Congress is set to hold hearings as early as this month on the controversial "Don't ask, don't tell" (DADT) policy barring openly gay people from serving in the military, according to a centrist Democratic congresswoman.
Should they take place, the hearings would be the first on the provision opposed by many Democratic lawmakers as unjust and antiquated.
"I think we'll have one this fall. And I'm looking forward to trying to have one for the Armed Services Committee probably in October or November," Sen. Kirsten Gillibrand (D-N.Y.), who has long opposed the provision, told MSNBC's Rachel Maddow on Wednesday.
Gillibrand — a former congresswoman who was appointed to fill the Senate seat of now-Secretary of State Hillary Rodham Clinton — predicted Congress could marshal enough support to successfully press the White House to drop the measure.
"I think the White House will support this. I think the president supports it," she said. "He certainly has so stated over the last several months and years. It's something that is time. I mean, it's a timely issue that is urgent and it's a call to action."
The senator cited the ongoing wars in Iraq and Afghanistan for the urgency of the repeal, citing the loss of 10 percent of the military's Arabic and Farsi speakers due to the policy.
"When we have so much pressure on our military, we want all of the best and brightest to be able to be serving."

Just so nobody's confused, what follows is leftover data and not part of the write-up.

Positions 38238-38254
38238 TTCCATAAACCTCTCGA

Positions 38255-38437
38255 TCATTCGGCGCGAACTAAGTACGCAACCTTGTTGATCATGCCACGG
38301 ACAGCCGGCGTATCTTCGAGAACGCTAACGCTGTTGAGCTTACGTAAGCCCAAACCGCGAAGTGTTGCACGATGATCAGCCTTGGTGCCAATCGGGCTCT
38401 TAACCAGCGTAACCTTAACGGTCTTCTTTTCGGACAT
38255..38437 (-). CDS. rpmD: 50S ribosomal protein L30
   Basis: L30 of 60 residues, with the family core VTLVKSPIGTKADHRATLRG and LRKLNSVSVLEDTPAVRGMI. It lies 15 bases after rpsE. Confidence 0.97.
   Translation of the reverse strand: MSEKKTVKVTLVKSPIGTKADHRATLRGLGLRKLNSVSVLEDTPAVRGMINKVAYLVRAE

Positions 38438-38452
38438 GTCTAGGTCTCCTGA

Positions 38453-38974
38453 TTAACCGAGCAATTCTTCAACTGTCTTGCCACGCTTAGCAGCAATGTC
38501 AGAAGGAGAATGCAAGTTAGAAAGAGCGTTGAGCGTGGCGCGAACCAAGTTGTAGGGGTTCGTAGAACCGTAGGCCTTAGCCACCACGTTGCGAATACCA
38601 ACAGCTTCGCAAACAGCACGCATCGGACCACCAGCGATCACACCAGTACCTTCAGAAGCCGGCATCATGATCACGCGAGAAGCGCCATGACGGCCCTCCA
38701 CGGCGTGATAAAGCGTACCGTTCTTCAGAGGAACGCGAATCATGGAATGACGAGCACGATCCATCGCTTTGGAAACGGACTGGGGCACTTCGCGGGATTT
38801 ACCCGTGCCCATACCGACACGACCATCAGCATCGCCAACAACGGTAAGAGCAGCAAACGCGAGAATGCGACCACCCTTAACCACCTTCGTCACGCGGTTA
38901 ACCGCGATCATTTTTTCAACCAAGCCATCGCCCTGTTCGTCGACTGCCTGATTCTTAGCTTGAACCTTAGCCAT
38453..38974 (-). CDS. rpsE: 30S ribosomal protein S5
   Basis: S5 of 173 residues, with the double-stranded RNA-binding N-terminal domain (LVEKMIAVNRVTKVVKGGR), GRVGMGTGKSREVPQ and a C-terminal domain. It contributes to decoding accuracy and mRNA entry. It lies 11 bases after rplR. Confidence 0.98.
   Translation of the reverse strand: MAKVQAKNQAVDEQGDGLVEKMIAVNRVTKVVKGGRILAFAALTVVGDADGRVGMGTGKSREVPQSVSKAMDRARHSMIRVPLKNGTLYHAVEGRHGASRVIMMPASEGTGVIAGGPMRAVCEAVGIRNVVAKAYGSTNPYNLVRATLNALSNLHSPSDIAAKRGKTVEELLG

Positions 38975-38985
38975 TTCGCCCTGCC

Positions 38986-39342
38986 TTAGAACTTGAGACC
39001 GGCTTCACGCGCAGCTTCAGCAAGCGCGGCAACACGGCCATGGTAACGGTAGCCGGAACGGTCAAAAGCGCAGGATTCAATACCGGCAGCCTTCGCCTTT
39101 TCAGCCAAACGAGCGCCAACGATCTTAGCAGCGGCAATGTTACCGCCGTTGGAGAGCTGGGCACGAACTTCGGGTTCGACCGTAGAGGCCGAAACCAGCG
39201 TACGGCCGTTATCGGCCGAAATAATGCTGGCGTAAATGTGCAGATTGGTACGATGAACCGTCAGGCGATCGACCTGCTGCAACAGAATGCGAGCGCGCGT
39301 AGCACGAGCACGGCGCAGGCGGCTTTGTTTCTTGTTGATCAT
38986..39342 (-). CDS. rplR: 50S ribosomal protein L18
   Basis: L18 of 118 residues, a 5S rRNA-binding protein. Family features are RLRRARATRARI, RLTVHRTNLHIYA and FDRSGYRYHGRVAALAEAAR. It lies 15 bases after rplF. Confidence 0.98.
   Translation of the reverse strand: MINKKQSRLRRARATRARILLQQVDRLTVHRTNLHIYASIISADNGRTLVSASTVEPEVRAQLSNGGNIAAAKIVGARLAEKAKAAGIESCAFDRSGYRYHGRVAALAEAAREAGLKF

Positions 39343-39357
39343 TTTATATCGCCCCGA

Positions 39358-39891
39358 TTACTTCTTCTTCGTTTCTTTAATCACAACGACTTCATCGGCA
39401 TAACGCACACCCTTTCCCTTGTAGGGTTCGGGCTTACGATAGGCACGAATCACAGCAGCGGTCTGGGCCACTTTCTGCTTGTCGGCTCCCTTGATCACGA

President Barack Obama has recently faced mounting pressure from the left for not yet repealing DADT, which during the campaign he had promised to do. Liberals have accused him and the Defense Department of dragging their feet on the issue.
"I do believe ... that we will have the support in Congress that we need. And I think there's more support than you think. I think there's a number of senators that are considering their views on this issue. And I think the benefit of a hearing is we will get this evidence out to be debated fully," Gillibrand added.
The freshman senator does not serve on the Armed Services Committee, but has directly appealed to Chairman Carl Levin (D-Mich.) to hold the hearings.
Gillibrand predicted that Republicans would strongly speak out against the repeal during the hearings, but that it would not be enough to sway Congress's message in the opposite direction.
"We want these very talented and well-trained individuals to be serving, and so most people want to see a repeal of this policy. It's undermining the strength of our military. It's immoral. It's something that doesn't reflect who we are as Americans. And it's unjust."
Members of the Republican leadership have called on military officials to speak out on the policy before arriving at a decision.